The ultimate fight

JOSE RODRIGUEZ -- Calgary Sun

, Last Updated: 1:36 PM ET

It's the never-ending story.

Know-it-alls who have never watched an entire mixed-martial arts event in their lives, line up like kids at the carnival dunk tank for a chance to take down the Ultimate Fighting Championship.

The latest to hop on the self-righteous bandwagon is conservative gabshow host Bill O'Reilly.

In a recent episode of his FOX News show, O'Reilly squared off with UFC President Dana White and Middleweight Champ Rich Franklin.

Hothead O'Reilly went on about how boxing played a role in Muhammad Ali's Parkinson's disease. (Thank you Dr. O'Reilly)

And since MMA allows not just punching but also kicks and elbows, it must be worse.

White and Franklin argued back, but, like a capricious three-year-old bent on a popsicle, O'Reilly wasn't letting go.

Sadly, as fans of the world's fastest-growing sport will attest, this is nothing new.

Despite adding regulations, sanctioning bodies, timed rounds and weight classes, the UFC just can't escape its image as a Neanderthal's nirvana. A sport custom-made for the great unrefined masses who would pay to watch a live execution if they could.

Back in the early days of the UFC -- a time when the owners of the event marketed it more as a travelling freak show of caged carnage than a sport -- it was Sen. John McCain who played the role of O'Reilly.

McCain, an avid boxing fan who was once ringside when a fighter was killed, went on a crusade to crush the UFC in the late 90s.

Armed with a mouthful of superlatives and his sway in the Senate, McCain lobbied states across the U.S. to ban this form of "human cockfighting."

He was successful as state-after-state heeded the good senators call to arms.

But in 2000, the Ferttita brothers -- a pair of billionaire casino owners -- and White bought the UFC, and things began to change. Rules were added and states began allowing their athletic commissions to sanction events.

The mammoth wall McCain had helped build against the UFC was beginning to crumble.

Today, for the most part, MMA fighters are viewed as legitimate athletes.

The ultra-hot reality show The Ultimate Fighter is converting fans by the hundreds of thousands -- especially men between 18 and 34.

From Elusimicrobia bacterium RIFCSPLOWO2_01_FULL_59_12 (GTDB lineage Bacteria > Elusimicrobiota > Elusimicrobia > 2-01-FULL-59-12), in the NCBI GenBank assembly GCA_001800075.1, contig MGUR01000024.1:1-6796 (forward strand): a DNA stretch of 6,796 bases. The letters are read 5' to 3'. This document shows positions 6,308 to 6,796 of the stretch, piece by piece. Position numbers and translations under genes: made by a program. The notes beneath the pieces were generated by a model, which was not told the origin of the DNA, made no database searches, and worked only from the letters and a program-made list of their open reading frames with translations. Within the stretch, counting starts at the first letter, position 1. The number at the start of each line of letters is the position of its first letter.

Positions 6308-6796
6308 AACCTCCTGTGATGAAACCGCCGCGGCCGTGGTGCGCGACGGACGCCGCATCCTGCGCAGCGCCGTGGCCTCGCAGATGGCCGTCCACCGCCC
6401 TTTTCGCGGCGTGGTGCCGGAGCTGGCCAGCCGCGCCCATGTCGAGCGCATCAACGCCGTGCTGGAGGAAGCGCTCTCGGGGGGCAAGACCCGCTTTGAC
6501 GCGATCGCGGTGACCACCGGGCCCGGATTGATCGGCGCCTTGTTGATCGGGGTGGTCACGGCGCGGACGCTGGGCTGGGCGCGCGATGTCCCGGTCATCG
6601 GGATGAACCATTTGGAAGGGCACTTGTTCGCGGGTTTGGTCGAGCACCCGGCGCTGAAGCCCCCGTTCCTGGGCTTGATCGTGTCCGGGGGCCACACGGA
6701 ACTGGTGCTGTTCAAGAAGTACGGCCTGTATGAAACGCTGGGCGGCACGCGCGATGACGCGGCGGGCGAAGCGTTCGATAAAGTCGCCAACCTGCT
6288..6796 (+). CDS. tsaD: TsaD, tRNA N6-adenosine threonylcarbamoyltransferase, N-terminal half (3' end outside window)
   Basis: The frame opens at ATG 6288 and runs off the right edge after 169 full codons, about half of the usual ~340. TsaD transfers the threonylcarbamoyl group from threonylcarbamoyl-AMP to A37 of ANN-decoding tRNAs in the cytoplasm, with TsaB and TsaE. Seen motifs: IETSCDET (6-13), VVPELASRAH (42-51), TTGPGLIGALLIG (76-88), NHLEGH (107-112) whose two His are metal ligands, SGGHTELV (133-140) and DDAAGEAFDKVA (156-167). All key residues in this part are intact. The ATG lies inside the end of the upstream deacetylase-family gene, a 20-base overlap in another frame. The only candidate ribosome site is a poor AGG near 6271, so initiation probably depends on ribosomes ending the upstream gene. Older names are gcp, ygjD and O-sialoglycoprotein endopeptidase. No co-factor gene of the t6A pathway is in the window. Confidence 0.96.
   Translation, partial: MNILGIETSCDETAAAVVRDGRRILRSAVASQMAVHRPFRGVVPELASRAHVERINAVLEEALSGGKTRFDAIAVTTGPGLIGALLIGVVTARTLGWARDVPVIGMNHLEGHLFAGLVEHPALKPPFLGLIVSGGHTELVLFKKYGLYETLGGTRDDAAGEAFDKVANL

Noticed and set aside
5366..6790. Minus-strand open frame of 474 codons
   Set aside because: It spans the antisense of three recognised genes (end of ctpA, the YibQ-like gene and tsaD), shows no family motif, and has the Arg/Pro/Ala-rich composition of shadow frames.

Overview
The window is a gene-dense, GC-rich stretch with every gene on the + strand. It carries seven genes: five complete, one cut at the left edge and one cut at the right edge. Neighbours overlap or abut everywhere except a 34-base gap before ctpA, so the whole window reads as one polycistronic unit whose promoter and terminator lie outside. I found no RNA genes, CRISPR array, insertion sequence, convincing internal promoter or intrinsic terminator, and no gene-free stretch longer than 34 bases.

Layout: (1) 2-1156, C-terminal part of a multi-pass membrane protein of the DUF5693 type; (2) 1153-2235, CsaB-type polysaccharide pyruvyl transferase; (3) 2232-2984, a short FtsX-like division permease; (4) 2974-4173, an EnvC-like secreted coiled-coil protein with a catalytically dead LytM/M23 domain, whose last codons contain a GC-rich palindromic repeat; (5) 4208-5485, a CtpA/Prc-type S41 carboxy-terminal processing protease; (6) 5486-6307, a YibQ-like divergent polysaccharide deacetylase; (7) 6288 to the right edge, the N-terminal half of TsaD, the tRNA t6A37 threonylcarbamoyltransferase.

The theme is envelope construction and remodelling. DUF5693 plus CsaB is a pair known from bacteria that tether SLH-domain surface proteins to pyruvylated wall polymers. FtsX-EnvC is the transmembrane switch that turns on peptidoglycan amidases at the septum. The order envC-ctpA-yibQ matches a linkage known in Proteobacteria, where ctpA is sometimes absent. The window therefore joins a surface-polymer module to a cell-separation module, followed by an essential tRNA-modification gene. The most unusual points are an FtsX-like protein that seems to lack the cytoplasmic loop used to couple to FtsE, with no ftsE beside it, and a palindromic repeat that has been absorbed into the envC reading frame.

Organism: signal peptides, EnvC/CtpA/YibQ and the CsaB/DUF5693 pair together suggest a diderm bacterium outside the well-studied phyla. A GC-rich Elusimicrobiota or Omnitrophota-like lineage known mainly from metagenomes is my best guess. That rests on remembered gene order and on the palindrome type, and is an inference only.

Mainstream media coverage has been slow in coming, but recently newspapers in Las Vegas, Los Angeles, Boston -- and of course, Calgary -- have dedicated writers to the sport and even Sports Illustrated is begining to pay attention.

"We can no longer be denied," White told me in a recent interview.

But back to O'Reilly and McCain's initial point that this is dangerous stuff.

Yes, it is.

And like all professional athletes who voluntarily enter into a sport, MMA fighters know there are risks. Boxers have died in the ring, hockey players have died in the rink and football players have collapsed on the field and never recovered.

No one has died in the Octagon, but only a fool would bet that it can't happen. It's a risk the fighters, promoters and referees are fully aware of and take every precaution to prevent. Just like in any other aggressive sport.

Yet no one seems in any way hungry to ban hockey, football, or even boxing for that matter.

White and his guys will continue to fight against those who are convinced they know better than fans and the fighters.

I, for one, have no problem with these uneducated critics lining up to take a shot at the UFC. It seems every time they do, the sport only grows.

But if they ever tire of the idiodic rants, I offer this very simple solution to end their stress and frustration: If you don't like it, don't watch it.

FIGHT NOTES:

* Canadian Kalib Starnes may not have won The Ultimate Fighter Season 3 contract, but he did score himself a three fight deal with the UFC. No word on when the 31-year-old will next take to the cage.

* Former UFC fighter Lightning Lee Murray has been arrested in Morocco in connection with England's largest cash heist. More than $100 million Cdn. was taken from the Securitas depot in Kent last February.

* King of the Cage promoter Keith Crawford has resigned from his post with the company to seek out greener pastures. I'm sure we haven't seen the last of Keith. Best of luck.

* For up-to-date MMA and UFC news, log on to The Scrapyard at www.calgarysun.com


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